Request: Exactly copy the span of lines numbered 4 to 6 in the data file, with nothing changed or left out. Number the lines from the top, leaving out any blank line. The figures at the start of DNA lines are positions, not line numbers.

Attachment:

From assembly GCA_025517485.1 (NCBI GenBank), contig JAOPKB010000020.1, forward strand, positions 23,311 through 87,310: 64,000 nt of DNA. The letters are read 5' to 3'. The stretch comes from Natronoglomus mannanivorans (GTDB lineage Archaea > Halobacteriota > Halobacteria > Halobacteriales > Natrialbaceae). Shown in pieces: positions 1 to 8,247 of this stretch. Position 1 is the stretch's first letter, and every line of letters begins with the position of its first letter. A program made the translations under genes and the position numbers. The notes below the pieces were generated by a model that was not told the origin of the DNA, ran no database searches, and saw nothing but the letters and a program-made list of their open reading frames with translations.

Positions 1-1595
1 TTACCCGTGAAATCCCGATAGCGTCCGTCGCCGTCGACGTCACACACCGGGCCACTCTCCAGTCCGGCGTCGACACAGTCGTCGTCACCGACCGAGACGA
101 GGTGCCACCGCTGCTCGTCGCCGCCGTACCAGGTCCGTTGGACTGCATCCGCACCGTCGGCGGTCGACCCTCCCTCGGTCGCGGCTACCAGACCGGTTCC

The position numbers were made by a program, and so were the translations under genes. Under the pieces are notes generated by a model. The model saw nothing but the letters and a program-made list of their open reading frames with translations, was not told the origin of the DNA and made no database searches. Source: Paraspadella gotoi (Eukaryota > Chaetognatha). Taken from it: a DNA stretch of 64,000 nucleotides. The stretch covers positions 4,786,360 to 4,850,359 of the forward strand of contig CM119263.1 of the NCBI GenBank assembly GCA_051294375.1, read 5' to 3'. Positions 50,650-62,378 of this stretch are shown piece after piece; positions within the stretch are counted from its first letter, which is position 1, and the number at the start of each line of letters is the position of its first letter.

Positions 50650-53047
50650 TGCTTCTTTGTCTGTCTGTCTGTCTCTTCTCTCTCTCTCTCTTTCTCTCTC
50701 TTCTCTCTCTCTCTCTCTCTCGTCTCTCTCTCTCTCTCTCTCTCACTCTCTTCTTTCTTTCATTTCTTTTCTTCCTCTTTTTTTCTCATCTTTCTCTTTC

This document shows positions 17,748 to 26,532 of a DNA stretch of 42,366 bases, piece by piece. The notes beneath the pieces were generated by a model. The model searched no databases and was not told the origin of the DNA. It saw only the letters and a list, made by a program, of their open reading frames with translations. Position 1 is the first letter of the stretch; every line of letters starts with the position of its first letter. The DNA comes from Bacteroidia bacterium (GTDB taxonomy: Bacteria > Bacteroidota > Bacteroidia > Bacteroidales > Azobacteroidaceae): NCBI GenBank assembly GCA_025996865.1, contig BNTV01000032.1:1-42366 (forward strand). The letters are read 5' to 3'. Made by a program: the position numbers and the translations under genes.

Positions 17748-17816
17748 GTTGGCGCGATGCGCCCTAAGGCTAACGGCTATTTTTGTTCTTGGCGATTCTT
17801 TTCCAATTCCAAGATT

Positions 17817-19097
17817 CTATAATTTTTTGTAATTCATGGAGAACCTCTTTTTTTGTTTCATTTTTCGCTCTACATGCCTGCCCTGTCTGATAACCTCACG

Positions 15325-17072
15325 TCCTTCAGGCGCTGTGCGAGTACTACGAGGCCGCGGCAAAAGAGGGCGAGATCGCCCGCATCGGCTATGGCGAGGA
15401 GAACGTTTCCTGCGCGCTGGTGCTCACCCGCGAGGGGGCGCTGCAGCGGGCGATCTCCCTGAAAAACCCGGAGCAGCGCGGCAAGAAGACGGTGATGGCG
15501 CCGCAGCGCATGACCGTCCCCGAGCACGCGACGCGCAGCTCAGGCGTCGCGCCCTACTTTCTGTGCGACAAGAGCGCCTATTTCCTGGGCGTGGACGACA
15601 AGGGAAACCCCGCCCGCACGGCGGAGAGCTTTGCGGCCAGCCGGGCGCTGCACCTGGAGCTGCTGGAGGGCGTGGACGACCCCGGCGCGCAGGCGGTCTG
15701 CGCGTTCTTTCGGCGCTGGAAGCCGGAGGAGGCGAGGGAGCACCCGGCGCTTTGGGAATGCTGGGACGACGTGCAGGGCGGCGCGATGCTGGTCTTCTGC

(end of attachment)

101 GGTGCCACCGCTGCTCGTCGCCGCCGTACCAGGTCCGTTGGACTGCATCCGCACCGTCGGCGGTCGACCCTCCCTCGGTCGCGGCTACCAGACCGGTTCC

The position numbers were made by a program, and so were the translations under genes. Under the pieces are notes generated by a model. The model saw nothing but the letters and a program-made list of their open reading frames with translations, was not told the origin of the DNA and made no database searches. Source: Paraspadella gotoi (Eukaryota > Chaetognatha). Taken from it: a DNA stretch of 64,000 nucleotides. The stretch covers positions 4,786,360 to 4,850,359 of the forward strand of contig CM119263.1 of the NCBI GenBank assembly GCA_051294375.1, read 5' to 3'. Positions 50,650-62,378 of this stretch are shown piece after piece; positions within the stretch are counted from its first letter, which is position 1, and the number at the start of each line of letters is the position of its first letter.

Positions 50650-53047